Youth Urge Lawmakers to Divest Vermont Pension from Fossil Fuels
[Montpelier, VT] Today, more than sixty high school students, college students, and Vermont community members convened at the Statehouse to voice their support for the divestment of the state pension funds from the worst 200 coal, oil, and gas companies. The Youth Day of Action ran in conjunction with hundreds of Global Divestment Day events happening across the world, each calling on universities, foundations, faith organizations, municipalities, banks, and states to divest from fossil fuels. Young Vermonters concerned about climate change attended workshops on divestment, persuasive writing, and civic engagement. Students spoke at the legislative Climate Caucus and gave testimony at the Senate Committee on Government Operations.
“I have been personally impacted by the destructive products of fossil fuel companies, and have borne witness to the destruction energy extraction has on the environment,” said Francesca Hall, a senior at the University of Vermont and founder and chair of the Vermont Student Climate Coalition. “We will continue to experience a higher frequency and stronger intensity of natural phenomena if we do not curb the use of these deadly energy sources immediately.”
More than $100 million of the Vermont State Pension is currently invested in fossil fuels. The pension funds are controlled by the Vermont Pension Investment Committee (VPIC), a seven-member committee including Treasurer Beth Pearce and representatives from the Vermont State Employees Retirement System (VSERS), the Vermont State Teachers Retirement System (VSTRS), and the Vermont Municipal Employees Retirement System (VMERS). The pension funds can be divested either by VPIC vote or legislative mandate.
“The continuation of [fossil fuel] investments is contrary to the fiduciary responsibility of the fund administrators to act prudently in the selection of investments,” former VSEA president Ed Stanak told legislators at the Climate Caucus. Stanak warned lawmakers that when the carbon bubble bursts, “the effects of such a body blow to the pension fund will reverberate not only across pension funds for teachers and municipal employees, as well as other institutional investors, but the Vermont economy as a whole.”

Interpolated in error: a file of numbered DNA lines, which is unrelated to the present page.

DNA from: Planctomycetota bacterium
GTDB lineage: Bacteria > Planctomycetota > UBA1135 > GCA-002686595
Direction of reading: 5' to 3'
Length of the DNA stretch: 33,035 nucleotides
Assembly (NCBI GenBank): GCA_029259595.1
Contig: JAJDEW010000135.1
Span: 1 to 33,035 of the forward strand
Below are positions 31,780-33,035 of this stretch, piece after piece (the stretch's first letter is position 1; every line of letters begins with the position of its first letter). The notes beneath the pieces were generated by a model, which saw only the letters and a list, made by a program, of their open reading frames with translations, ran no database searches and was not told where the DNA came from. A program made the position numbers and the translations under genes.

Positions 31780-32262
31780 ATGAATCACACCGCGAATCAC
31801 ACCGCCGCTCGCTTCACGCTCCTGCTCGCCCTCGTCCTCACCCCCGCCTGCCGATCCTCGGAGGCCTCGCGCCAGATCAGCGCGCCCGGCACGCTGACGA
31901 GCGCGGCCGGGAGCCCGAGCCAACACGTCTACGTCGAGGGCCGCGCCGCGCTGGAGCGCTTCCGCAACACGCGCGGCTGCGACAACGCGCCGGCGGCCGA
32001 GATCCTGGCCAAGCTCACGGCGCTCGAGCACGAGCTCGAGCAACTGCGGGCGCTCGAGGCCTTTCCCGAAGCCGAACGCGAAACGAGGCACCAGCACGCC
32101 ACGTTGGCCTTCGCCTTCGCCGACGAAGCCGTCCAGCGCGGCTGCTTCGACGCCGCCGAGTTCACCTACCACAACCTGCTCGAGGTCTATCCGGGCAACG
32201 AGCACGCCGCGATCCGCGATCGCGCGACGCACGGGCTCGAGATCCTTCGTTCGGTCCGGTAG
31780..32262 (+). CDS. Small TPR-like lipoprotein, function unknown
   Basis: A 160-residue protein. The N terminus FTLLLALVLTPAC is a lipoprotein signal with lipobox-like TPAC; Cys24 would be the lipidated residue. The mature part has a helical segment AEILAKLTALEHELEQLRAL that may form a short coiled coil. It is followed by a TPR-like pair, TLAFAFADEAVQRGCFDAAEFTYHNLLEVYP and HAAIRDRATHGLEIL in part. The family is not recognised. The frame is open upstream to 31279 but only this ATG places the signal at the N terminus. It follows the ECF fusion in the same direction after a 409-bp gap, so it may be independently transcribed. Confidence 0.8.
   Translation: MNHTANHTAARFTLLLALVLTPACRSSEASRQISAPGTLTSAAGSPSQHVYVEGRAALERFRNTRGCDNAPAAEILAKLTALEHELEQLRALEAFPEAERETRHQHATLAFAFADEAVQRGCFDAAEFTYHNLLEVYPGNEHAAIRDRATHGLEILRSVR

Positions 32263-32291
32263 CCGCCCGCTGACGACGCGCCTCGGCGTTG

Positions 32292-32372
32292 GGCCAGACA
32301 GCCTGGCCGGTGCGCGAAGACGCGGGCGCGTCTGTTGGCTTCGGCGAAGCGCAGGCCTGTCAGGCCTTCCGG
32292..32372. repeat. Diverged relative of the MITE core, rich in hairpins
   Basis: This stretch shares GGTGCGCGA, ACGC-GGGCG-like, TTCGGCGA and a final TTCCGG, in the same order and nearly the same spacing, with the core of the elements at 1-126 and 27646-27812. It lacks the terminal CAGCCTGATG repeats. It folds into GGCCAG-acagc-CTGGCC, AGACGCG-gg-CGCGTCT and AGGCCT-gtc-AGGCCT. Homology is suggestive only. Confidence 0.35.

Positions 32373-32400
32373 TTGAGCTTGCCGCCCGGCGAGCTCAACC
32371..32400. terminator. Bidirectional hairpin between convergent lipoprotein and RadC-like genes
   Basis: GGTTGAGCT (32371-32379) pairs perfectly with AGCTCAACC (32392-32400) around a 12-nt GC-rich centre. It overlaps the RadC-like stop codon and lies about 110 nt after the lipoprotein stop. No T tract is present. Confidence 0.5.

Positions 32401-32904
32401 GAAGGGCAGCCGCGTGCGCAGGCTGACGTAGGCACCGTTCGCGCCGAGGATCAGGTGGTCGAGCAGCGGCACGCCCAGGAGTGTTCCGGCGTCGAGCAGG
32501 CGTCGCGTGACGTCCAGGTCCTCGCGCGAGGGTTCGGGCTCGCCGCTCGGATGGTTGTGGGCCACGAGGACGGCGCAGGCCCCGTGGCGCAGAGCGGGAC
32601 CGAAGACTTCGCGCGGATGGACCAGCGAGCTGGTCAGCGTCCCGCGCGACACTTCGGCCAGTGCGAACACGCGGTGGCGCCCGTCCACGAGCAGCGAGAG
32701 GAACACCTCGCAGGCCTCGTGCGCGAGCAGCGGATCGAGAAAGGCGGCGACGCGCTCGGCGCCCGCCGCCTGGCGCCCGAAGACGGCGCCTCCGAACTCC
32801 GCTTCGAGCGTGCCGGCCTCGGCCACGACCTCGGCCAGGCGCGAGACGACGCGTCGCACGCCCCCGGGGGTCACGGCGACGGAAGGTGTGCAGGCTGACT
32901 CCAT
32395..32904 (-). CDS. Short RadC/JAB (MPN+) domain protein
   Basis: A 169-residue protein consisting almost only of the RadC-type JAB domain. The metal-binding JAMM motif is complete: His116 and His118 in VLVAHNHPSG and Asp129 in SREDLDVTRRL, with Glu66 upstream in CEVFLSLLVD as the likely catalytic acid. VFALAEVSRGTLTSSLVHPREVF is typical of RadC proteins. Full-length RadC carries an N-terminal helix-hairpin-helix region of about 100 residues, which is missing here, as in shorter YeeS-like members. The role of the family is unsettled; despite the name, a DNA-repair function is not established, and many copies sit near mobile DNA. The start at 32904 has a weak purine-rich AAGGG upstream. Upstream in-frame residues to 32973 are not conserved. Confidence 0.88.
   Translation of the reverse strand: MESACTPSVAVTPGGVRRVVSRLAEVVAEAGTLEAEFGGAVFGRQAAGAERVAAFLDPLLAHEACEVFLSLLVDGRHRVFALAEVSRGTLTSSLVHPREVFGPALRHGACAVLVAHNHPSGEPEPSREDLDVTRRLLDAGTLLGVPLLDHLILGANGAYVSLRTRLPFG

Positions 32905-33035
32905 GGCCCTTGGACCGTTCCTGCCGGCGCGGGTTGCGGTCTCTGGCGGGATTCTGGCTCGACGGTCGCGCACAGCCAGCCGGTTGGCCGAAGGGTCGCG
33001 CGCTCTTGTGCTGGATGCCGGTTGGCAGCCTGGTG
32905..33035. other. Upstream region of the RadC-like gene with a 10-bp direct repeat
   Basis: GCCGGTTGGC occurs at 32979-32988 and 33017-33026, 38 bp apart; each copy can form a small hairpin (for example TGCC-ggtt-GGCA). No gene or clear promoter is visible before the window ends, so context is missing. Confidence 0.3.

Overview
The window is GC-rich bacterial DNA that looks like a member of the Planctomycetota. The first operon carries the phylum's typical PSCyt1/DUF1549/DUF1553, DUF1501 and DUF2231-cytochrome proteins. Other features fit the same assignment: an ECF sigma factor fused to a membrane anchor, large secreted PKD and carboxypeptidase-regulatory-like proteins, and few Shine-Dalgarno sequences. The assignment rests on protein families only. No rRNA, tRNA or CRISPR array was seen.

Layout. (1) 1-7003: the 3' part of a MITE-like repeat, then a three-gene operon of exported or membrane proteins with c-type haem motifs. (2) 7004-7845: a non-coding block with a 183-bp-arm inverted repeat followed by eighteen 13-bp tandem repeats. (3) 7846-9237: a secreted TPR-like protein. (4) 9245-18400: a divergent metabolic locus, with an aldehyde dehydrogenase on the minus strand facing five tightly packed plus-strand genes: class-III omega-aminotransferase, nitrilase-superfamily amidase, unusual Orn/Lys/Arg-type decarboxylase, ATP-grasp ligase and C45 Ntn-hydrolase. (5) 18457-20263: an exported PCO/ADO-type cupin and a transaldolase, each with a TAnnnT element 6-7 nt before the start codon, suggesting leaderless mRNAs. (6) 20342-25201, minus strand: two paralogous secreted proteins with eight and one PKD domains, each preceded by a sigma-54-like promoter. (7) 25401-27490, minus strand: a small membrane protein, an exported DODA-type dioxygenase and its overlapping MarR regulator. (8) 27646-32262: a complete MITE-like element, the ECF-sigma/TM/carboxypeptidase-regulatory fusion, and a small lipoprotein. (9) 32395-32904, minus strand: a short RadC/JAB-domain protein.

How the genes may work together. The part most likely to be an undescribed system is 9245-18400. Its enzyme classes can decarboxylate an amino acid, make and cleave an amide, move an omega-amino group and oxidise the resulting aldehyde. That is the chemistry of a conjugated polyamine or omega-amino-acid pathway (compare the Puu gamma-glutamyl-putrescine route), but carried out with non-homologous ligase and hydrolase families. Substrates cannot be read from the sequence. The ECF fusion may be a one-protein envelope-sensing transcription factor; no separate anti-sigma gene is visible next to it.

Fourteen legislators listened to student testimony at the Climate Caucus. Representative Chris Pearson thanked students for being politically active, reminding them that youth “don’t know how much power [youth] have in our little legislature. Go find your legislator. We need your help to push this over the finish line.” Mary Hooper urged students to “continue speaking in a loud voice.”
Legislators at the Climate Caucus then invited students to sit in the House Chamber Room. While in the Chamber, students were applauded for their enthusiasm and work.
Following the Climate Caucus and House session, the Senate Committee on Government Operations heard a strong case for divestment. Committee members heard testimony from Goddard College President Robert Kenny, CEO of Trillium Asset Management Matthew Patsky, CIO of Clean Yield Asset Management Eric Becker, Vermont Commons School student Nora Hill, and Montpelier High School student Isabelle Francke. All speakers urged lawmakers to pass bill S.28, sponsored by Senators Anthony Pollina and David Zuckerman, which calls for pension divestment from the top 200 fossil fuel companies in the next 5 years.
“I am 18 years old and terrified how climate change is destroying our planet,” said Nora Hill, a senior at Vermont Commons School.
In Patsky’s opinion, divestment from the top 200 fossil fuel companies is a conservative first step. “It actually is!” Patsky said, “We typically divest from all exposure to traditional energy, which is a much broader list. [350.org has] made it easy. They’ve made it simple.”